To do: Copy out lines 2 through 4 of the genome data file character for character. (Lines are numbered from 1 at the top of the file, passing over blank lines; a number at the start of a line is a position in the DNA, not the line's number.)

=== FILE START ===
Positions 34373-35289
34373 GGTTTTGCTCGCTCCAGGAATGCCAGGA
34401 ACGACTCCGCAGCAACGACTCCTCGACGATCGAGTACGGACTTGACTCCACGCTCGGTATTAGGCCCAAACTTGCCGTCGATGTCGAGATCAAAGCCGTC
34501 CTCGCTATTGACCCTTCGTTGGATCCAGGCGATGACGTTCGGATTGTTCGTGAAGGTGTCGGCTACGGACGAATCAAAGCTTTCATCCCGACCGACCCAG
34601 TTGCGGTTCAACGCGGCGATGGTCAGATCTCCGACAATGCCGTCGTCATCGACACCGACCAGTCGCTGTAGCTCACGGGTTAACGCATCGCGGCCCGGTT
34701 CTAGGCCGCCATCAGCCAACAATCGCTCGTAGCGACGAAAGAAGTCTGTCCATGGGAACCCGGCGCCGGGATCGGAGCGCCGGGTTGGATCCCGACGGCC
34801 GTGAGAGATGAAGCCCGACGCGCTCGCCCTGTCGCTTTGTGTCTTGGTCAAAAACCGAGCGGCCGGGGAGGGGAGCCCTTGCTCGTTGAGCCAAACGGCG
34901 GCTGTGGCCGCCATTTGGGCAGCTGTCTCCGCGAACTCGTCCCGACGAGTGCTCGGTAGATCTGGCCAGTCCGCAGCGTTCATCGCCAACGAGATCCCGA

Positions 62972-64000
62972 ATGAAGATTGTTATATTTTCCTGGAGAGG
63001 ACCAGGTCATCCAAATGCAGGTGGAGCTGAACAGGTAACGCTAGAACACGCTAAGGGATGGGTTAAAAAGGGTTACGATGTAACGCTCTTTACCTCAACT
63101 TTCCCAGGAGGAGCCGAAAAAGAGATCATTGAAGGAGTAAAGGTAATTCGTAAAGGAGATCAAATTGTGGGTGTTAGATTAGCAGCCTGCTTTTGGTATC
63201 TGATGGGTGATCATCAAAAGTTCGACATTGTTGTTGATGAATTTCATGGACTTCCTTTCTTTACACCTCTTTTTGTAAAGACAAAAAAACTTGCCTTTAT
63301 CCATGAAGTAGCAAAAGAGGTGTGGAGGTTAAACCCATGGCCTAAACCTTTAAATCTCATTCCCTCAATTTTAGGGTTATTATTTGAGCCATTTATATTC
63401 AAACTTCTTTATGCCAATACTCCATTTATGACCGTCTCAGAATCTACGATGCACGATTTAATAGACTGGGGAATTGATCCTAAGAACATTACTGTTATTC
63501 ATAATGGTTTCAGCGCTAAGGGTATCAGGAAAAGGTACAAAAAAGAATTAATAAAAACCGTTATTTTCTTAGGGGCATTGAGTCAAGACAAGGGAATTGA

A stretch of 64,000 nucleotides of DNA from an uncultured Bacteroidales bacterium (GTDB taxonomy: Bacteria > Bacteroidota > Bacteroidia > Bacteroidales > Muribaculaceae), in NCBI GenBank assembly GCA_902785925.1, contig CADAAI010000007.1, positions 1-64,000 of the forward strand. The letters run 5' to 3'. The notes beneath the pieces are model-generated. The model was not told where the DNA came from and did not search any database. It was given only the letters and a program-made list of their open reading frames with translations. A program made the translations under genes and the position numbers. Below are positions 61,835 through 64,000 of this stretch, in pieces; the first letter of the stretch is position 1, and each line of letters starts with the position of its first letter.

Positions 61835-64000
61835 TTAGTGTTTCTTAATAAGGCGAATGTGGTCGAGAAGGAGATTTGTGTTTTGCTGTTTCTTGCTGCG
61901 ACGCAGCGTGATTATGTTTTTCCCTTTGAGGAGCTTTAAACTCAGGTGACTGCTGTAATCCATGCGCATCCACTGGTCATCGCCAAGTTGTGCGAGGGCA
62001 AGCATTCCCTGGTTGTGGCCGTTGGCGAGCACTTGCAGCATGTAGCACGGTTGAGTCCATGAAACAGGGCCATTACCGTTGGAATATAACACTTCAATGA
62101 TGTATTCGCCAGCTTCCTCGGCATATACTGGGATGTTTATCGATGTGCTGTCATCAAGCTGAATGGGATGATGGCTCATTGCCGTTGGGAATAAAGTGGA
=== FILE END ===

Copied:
34373 GGTTTTGCTCGCTCCAGGAATGCCAGGA
34401 ACGACTCCGCAGCAACGACTCCTCGACGATCGAGTACGGACTTGACTCCACGCTCGGTATTAGGCCCAAACTTGCCGTCGATGTCGAGATCAAAGCCGTC
34501 CTCGCTATTGACCCTTCGTTGGATCCAGGCGATGACGTTCGGATTGTTCGTGAAGGTGTCGGCTACGGACGAATCAAAGCTTTCATCCCGACCGACCCAG